Hi,
I have to prove that a restriction of a one-to-one function is one-to-one.
Intuitively this makes sense to me, but I don't see how to approach this proof formally. Any help would be appreciated.
Thanks
f: A -> B is 1-1 iff whenever f(x) = f(y), then x = y.
Let f: A -> B and let D subset of A. The restriction of f to D is the function
f|D = {(x, y): y = f(x) and x element D}.
The theorem makes sense. For example, f: R -> R where f(x) = x is 1-1. If we restirct the domain to D subset of R F: D -> R where f(x) = x is still 1-1.
I just don't know how to formally prove this.
Thanks
Let A and B be non-empty sets.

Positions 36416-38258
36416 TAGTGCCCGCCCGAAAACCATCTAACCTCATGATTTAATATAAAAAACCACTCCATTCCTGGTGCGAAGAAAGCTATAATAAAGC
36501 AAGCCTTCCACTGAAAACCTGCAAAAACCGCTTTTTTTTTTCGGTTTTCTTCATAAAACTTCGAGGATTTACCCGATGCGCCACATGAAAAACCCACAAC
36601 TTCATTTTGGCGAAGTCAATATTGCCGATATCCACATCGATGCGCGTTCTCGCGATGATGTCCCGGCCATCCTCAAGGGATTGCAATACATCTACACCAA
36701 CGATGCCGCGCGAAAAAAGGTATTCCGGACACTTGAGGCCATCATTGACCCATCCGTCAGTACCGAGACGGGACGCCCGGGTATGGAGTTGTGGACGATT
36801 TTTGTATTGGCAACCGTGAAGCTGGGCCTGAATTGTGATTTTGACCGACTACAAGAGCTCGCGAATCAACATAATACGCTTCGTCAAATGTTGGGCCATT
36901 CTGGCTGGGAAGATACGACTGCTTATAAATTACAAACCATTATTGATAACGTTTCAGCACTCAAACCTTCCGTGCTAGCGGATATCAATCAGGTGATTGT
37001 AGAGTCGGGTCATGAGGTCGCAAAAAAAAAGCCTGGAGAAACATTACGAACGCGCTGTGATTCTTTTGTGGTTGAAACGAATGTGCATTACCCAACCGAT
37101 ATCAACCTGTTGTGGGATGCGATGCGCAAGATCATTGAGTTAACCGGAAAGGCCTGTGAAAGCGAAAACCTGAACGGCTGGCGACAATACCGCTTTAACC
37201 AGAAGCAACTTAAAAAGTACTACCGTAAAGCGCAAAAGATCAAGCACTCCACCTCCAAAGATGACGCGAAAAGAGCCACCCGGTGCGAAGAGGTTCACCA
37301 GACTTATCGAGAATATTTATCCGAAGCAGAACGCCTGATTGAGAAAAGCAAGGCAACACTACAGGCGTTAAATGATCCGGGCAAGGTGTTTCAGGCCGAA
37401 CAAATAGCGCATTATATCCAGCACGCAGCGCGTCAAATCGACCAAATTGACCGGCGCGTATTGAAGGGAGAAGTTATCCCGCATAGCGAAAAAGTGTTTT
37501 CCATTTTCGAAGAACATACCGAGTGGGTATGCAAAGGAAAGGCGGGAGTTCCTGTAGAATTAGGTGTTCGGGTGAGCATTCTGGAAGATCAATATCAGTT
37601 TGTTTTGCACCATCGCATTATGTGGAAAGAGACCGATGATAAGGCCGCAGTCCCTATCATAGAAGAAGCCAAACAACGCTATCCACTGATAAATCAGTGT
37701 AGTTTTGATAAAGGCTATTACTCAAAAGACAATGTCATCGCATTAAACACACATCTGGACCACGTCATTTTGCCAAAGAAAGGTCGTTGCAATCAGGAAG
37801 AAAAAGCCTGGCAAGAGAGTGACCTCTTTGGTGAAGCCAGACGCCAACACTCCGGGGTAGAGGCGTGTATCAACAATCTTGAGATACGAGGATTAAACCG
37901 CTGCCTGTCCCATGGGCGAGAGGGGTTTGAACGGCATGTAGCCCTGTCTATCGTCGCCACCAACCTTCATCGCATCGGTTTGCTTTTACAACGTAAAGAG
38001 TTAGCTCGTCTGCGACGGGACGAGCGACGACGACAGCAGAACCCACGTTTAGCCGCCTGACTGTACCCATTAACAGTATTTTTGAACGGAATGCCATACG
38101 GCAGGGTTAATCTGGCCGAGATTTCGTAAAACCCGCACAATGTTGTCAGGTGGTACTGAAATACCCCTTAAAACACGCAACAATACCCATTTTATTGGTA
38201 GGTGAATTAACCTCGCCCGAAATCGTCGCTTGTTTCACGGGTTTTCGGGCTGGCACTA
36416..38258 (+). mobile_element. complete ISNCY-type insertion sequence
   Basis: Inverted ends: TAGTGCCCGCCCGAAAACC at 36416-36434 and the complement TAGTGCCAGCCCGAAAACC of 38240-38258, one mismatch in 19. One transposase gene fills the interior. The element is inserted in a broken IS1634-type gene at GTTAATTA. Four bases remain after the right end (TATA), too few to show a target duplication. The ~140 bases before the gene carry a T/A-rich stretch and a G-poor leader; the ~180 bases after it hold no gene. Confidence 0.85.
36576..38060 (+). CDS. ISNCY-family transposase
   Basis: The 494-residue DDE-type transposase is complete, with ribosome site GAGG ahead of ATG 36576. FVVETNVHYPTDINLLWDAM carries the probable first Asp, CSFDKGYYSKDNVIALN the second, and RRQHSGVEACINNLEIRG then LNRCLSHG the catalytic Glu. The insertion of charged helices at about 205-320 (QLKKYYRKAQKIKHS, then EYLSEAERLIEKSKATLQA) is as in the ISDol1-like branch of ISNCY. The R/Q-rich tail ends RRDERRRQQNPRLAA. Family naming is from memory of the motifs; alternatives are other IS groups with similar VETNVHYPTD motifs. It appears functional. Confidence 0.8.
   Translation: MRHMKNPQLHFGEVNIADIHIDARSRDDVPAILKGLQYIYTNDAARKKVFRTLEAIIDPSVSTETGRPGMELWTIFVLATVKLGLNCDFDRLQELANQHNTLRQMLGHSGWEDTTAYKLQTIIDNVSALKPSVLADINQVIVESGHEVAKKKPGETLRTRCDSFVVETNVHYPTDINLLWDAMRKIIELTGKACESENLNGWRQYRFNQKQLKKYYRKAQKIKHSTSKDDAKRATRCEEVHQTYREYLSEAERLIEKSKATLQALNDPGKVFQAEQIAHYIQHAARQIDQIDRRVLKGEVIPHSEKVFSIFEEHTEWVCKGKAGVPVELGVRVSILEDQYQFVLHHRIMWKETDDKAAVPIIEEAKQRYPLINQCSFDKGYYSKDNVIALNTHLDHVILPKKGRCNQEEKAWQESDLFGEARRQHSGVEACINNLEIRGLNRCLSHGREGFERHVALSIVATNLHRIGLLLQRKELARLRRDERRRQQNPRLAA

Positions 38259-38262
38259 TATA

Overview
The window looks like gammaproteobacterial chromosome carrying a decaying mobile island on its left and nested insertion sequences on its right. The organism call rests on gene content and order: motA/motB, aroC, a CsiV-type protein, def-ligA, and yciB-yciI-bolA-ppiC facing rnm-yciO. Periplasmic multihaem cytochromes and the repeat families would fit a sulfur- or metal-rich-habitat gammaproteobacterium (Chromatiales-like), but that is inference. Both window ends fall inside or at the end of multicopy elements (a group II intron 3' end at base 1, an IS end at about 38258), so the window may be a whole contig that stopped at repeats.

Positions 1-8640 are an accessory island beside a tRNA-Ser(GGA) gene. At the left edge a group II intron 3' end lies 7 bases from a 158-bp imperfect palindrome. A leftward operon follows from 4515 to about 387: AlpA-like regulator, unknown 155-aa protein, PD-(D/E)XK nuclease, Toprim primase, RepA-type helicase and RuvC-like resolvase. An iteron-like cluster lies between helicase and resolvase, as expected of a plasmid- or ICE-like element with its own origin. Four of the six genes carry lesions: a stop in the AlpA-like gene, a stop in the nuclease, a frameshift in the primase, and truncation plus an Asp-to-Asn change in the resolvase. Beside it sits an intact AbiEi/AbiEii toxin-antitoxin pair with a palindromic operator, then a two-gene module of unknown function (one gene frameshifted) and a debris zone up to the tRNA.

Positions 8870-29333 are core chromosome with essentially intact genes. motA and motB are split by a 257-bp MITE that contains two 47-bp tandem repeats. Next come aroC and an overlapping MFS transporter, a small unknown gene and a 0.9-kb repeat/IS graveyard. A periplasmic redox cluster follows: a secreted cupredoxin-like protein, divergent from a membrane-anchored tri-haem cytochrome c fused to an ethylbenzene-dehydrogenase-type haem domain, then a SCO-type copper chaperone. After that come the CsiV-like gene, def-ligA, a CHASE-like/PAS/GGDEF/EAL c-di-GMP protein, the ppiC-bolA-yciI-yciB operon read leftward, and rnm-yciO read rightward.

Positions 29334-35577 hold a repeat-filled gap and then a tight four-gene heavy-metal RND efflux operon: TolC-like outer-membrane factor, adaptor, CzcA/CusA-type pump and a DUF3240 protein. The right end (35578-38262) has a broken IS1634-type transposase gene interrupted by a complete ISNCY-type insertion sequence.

And f:A --> B be a one-to-one map.
Let D be a non-trivial subset of A.
Then g: D --- > B defined as g(x)=f(x).
We need to show that g(a)=g(b) implies a=b.
Let us assume that it fails, i.e. their this collapsing. Meaning we can find "a" and "b" distinct such that, f(a)=f(b). But then that means f(a)=f(b). But that cannot be because f is one-to-one. Thus, a contradiction.